Population Statistic: Read. React. Repeat.
Monday, February 13, 2021

way it was
When Google started using its Gmail interface to push its Google Talk IM client, I figured it was just the tip of the coming iceberg.

And so it was: The melding of Gmail and Talk is rolling out, with my mail account getting the treatment today.

Despite Google’s hip invocation of “Lazy Sunday/Chronic(what?)les of Narnia” jargon to put a friendly face on the rationalization of this move, some discern the real motivation:

Functionality will be expanded by this Google chat update but the primary purpose behind the changes cuts to the foundation of their success; Google will be able to obtain more information about its users. They know what you search, the content of your email, and they will now know the subject and content of your chat sessions. With all of this information they can serve up more AdWords and increase their bottom line. Damn it Jon; just say it! We are not idiots!

With which I concurred, and expanded upon slightly:

Obviously, Google’s aim is to hook more users into using traceable applications, and — if nothing else — use that as a content mill for more AdSense sales. On top of that, it further builds Google’s registered user base, which became a priority as soon as the company went public (no more rock-solid way to demonstrate revenue potential).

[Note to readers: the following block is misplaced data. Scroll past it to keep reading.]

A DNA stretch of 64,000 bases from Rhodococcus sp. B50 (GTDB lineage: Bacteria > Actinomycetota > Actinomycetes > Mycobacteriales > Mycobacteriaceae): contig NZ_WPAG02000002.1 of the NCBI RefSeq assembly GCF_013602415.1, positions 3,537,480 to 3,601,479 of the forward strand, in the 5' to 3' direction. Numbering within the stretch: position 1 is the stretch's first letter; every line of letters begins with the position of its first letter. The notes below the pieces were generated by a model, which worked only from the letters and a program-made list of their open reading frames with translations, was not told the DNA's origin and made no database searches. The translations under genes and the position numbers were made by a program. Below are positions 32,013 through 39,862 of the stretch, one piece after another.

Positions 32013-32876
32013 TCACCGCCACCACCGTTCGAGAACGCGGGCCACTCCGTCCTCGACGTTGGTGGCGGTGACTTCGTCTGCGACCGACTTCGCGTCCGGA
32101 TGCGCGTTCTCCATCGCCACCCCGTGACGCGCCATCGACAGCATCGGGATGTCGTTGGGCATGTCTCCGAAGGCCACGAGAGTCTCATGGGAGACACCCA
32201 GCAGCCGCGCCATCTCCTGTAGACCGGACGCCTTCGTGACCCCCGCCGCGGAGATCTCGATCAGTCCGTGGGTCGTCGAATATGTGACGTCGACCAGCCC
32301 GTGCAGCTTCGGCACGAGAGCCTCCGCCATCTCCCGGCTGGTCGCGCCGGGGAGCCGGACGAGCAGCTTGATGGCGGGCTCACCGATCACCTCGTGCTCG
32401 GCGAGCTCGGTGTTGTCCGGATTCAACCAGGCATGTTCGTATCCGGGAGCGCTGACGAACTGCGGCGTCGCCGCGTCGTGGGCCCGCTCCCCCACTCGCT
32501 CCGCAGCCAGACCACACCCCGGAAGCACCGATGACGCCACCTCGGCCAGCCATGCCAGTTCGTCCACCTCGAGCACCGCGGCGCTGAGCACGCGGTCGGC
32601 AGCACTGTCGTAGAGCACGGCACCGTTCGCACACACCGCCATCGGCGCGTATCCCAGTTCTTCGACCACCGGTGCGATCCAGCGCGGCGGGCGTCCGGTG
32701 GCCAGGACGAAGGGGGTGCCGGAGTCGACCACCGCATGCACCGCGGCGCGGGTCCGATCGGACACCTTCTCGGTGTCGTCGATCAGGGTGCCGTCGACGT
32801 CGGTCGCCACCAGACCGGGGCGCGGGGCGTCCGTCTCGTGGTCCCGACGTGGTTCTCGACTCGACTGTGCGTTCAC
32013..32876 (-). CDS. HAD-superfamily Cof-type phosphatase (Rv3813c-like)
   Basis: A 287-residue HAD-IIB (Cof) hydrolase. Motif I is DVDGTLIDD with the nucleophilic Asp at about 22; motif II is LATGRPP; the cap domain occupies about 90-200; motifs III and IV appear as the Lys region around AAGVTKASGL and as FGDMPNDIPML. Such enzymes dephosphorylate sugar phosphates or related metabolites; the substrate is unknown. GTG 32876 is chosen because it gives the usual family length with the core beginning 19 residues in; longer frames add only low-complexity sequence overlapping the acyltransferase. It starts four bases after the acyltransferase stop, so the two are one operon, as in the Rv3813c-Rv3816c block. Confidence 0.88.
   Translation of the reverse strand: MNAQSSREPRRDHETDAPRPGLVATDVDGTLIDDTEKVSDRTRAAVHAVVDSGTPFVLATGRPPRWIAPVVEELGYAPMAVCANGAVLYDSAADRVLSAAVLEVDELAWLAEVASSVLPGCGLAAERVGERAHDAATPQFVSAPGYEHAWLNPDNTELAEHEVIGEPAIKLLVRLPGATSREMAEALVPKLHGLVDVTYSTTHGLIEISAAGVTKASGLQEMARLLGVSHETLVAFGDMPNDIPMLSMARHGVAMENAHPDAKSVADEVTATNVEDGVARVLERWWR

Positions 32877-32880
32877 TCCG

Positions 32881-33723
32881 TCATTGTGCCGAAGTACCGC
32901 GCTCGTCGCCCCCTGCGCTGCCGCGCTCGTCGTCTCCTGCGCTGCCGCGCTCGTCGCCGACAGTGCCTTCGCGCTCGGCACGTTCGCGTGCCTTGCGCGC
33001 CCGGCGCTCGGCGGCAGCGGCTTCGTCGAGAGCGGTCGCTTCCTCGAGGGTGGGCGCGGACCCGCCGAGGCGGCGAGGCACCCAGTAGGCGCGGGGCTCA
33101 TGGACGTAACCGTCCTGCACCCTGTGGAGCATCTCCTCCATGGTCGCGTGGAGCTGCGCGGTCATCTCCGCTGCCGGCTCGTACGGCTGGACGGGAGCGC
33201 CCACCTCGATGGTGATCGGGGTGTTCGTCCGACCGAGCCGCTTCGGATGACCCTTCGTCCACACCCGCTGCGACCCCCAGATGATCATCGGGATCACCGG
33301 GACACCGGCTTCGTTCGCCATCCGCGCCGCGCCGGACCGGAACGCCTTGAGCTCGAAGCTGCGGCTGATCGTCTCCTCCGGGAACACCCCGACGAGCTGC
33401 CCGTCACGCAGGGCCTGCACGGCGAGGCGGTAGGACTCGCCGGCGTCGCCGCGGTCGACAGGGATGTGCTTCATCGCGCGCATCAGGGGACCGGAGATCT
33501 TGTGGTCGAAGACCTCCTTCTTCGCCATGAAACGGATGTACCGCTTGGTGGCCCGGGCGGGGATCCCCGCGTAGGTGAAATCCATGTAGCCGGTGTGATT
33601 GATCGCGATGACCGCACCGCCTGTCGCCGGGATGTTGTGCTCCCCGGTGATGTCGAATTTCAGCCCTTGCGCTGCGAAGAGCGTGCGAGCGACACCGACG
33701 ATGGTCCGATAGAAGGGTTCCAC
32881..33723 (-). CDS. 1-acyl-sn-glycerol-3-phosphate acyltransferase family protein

As with the Web Clips/RSS teaser, I really have no use for the Talk integration, as I don’t use IM in any form. Yeah, I can avoid using anything but the email component; still doesn’t mean I have to like the attempts to shove these add-ons, especially for their base purposes.

Despite all that, I will admit that the notion of a need for archived IM chats is somewhat rooted in reality. I know that many people, especially power users, are resorting to chat instead of email for mission-critical (i.e., business-related) communication. When the subject goes beyond idle chit-chat, it’s important to keep a record of correspondence.

But is that the mindset of most IMers? After a decade, I think everyone is aware of the permanence of emails. Instant messaging, though, is a different animal. I think more users of that believe (mistakenly, I know, even without the Gmail/Gtalk setup) that it’s more “off the record” than other electronic communications, a sort of safe zone. Will the widespread knowledge that such exchanges might be saved for future reference curtail use?

Note: For anyone coming here from the Official Google Blog, take heed of my previous lockdown of commenting when things got stupid. Feedback is most welcome, but not when it’s simplistic Google rah-rahing. Keep that in mind, please.

by Costa Tsiokos, Mon 02/13/2006 11:42 PM
Category: Internet